Of Silver Bullets, Blood and Vampires
Most White Papers related to SOA, BPM or innovative application life-cycle environments monger the usual amount of fear, uncertainty and doubt. ‘Businesses are being forced’, ‘Markets change rapidly’, and ‘Governments require compliance’ is the common tenor. It seems that IT vendors need to intimidate businesses to sell their solutions. C-level management is being told that without huge investments into new technology, such as the ‘silver bullet’ of SOA agility, they are doomed. Remember, ‘silver bullets’ are used to kill vampires, which opens up the question who is sucking blood (money) from the corporate arteries? External consultants try to justify their expense by how many vampires (employees) they eliminate. ‘Blade’ said in the movie of the same name: ‘It takes a vampire to kill a vampire.’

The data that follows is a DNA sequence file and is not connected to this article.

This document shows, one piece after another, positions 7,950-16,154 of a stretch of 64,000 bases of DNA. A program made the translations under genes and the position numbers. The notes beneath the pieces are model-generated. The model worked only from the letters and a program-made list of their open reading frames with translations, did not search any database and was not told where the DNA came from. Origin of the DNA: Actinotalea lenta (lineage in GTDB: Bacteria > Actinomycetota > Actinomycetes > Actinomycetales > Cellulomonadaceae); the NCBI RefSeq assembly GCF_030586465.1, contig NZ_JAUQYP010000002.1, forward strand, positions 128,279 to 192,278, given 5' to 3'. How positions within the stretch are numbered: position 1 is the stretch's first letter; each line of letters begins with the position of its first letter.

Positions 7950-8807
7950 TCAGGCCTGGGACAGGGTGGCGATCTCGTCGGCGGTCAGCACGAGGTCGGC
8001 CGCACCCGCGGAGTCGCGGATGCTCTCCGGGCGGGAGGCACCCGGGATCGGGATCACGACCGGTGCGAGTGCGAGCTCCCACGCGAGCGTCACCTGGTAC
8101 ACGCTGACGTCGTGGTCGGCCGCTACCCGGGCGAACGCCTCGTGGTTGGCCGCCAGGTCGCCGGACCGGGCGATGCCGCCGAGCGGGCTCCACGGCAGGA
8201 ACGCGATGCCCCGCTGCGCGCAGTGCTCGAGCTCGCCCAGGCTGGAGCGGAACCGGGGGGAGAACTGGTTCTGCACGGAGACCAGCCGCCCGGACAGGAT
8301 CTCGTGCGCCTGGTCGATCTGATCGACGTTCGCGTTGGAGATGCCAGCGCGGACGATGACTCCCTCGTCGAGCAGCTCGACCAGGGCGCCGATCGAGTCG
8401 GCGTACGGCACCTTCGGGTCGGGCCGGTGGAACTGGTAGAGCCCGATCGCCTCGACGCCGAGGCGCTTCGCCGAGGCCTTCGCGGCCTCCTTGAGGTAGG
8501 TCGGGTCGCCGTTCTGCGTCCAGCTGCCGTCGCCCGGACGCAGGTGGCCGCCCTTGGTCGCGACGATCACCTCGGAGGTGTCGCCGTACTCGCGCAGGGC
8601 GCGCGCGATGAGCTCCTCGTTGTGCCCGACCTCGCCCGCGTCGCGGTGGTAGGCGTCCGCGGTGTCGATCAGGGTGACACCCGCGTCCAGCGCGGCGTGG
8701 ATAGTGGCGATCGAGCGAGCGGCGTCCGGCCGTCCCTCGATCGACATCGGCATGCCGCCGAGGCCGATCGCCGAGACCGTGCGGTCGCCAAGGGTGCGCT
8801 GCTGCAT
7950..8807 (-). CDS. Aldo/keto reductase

Similes are fun and sometimes useful, but this one ends here because SOA is not a ‘silver bullet,’ lacking its key feature – simplicity and immediate salvation. If hordes of high-tech and business process consultants at exorbitant prices would have been needed to save us from vampires, Count Dracula would rule this planet today. Other vendors in other papers propose the 80/20 Pareto rule as a justification for huge BPM analysis expenditures or define ‘SOA sweet spots’ in their ‘Road Maps to Success’.
What you see on the surface in the information technology market has little to do with business needs, quality or functionality. It is shaped by billions of advertizing. It is distorted by how much money is spent on analysts. The market does projects where the consultancy companies see their revenue. It is important to turn away from the market buzz, ignore ‘vain’ benchmarks, and stop trying to leverage ‘Me-too’ best practices. Business executives and CIOs need to turn around and connect with their most important asset – the people that produce their products and service their customers!